UA’s Management Course Is Outdated

The following contains spoilers for My Hero Academia Chapter 359, “Place of Learning” by Horikoshi Kohei, Caleb Cook and John Hunt, available now in English from Viz Media.

Although UA’s Hero Course is the school’s most popular program in My Hero Academia, the school offers two other curricula: General Studies and the Hero Management course. Little is known about the latter, save that it’s home to UA’s brightest and most business-savvy students — but Chapter 359 of the manga shed some light on the course’s content. Although the students didn’t divulge its entire scope, it was enough to realize that the course might require some major restructuring after the war is over.

While UA’s engineers were working furiously to keep the school in the skies, members of the Hero Management course were busy recording everything that was going on in its underbelly. When questioned about their actions, they replied saying that was how they could help the heroes’ cause. As the links between the heroes and citizens, they were in charge of the crime fighters’ public personas. Documenting the most dangerous conflict the heroes had been involved in yet was their way of letting the public know how hard the heroes were fighting, even behind the scenes.

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What MHA’s Hero Management Students & Professionals Do

While their jobs might seem trivial in comparison to the Pro-Heroes, they play a uniquely important role in MHA‘s hero society. Their management tasks go past simply being the heroes’ public relations officers. With their expertise, they would be able to assign up-and-coming Pros to hero agencies that would require their skills the most. Hero Management has also been hinted to be involved in securing UA’s Hero Course students’ internships to polish their skills while on the job.

Programs like the Provisional License Exams Hero and Billboard Chart announcements would also fall under the scope of Hero Management. The celebration of top heroes with a hierarchical system would help get the public acquainted with their heroes, as well as fuel support and increase the society’s overall morale. Without word of mouth and proper marketing, All Might’s brand as the Symbol of Peace would never have sparked the universal terror it did among the villains. Most of the Management Course’s endeavors seem to overwhelmingly positive, but here’s why the program needs some major changes.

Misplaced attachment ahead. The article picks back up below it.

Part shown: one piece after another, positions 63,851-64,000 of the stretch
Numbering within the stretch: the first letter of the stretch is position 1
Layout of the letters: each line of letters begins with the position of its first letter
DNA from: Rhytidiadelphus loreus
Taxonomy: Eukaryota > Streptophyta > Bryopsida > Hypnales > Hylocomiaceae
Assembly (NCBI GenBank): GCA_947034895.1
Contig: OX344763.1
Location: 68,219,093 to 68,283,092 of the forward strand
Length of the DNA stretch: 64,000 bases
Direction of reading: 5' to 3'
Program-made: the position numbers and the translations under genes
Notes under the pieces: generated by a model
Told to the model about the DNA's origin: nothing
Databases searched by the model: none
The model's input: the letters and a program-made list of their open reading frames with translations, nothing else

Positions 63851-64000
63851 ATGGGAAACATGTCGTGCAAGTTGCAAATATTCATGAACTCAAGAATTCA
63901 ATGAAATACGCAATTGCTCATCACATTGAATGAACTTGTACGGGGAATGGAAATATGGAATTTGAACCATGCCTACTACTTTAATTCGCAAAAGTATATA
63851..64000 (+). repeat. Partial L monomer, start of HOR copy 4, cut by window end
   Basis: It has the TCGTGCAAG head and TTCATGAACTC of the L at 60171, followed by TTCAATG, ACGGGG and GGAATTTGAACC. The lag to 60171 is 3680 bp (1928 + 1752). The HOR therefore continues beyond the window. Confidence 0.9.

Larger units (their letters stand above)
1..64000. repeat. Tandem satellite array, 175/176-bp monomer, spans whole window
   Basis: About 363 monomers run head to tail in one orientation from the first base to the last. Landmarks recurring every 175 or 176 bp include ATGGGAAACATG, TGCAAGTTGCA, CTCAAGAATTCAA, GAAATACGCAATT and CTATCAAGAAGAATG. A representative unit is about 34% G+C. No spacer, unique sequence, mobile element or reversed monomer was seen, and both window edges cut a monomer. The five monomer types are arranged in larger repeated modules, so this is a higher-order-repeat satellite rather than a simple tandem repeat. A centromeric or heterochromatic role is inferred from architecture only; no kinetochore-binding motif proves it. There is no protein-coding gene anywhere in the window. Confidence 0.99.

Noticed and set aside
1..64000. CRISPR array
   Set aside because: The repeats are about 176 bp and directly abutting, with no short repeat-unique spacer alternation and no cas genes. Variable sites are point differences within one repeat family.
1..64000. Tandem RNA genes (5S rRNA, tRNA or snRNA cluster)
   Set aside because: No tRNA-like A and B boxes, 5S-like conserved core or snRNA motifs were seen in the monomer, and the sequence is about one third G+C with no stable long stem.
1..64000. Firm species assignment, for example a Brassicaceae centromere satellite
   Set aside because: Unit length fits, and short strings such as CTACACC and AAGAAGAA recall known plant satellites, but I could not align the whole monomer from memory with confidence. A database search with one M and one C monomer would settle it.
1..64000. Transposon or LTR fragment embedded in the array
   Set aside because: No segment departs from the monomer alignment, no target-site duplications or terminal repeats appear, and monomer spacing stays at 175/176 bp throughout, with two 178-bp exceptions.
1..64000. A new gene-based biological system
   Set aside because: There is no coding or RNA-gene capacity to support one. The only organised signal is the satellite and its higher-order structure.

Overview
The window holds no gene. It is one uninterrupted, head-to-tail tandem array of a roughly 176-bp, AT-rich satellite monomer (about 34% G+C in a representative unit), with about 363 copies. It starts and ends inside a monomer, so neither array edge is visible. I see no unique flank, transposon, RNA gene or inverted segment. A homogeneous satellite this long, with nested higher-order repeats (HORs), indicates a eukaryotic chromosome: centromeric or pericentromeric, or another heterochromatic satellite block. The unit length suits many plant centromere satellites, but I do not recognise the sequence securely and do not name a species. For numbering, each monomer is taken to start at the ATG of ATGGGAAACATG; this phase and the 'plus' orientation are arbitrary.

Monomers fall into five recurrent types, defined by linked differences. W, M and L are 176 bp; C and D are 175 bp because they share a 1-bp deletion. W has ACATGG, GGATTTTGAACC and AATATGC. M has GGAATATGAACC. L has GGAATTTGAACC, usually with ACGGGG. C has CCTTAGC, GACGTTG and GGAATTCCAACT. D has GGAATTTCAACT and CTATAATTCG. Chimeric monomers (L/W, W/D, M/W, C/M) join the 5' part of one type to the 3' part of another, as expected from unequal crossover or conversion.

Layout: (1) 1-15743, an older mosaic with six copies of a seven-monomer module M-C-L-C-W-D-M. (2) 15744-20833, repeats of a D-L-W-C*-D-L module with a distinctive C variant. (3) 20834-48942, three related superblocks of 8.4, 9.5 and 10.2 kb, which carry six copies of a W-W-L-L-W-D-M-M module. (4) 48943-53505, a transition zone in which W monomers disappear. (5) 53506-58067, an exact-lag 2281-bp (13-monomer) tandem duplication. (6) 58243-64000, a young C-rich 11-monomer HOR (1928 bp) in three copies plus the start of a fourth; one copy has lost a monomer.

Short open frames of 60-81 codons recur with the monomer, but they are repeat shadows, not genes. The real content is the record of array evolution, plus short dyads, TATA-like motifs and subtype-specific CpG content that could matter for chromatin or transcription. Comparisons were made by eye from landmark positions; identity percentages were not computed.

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Why UA’s Hero Management Course Is Outdated

The Management Course’s needed changes aren’t attributed to any incompetence on their part; rather, they may have done their jobs a little too well. The overwhelmingly positive public opinion of heroes only serves to make it easier for bad apples to slip through the cracks. Their passion for creating squeaky clean narratives and appearances also alienates a portion of the public that very rarely get to see themselves represented in the heroes’ ranks.

Heteromorphs, for example, have long been relegated to the shadows; if a member of their community aspired to be a hero, the Management Course’s approach of sanitizing heroes for easier public consumption might force them to censor body parts that might upset citizens with restricting hero costumes — or reduce their public appearances entirely. With a suddenly ailing wife, a permanently scarred son, another “perishing” in a fire of his own making and two other children estranged from their father, a society with a more neutral attitude toward heroes might have realized earlier that some form of abuse was going on in Endeavor’s household.

Reforming hero management would not be immediate, but UA’s forward-thinking administration must have realized the existing Management Course’s curriculum would no longer be viable in the post-war world. Instead of pumping out students who blindly support and uplift heroes, train them to actually manage their charges. Monitoring their behavior, sanctioning those who run afoul of the law and promoting inclusivity with continuous on-the-job training so they could better serve their communities would go a long way to bridging the gap between them and the public.

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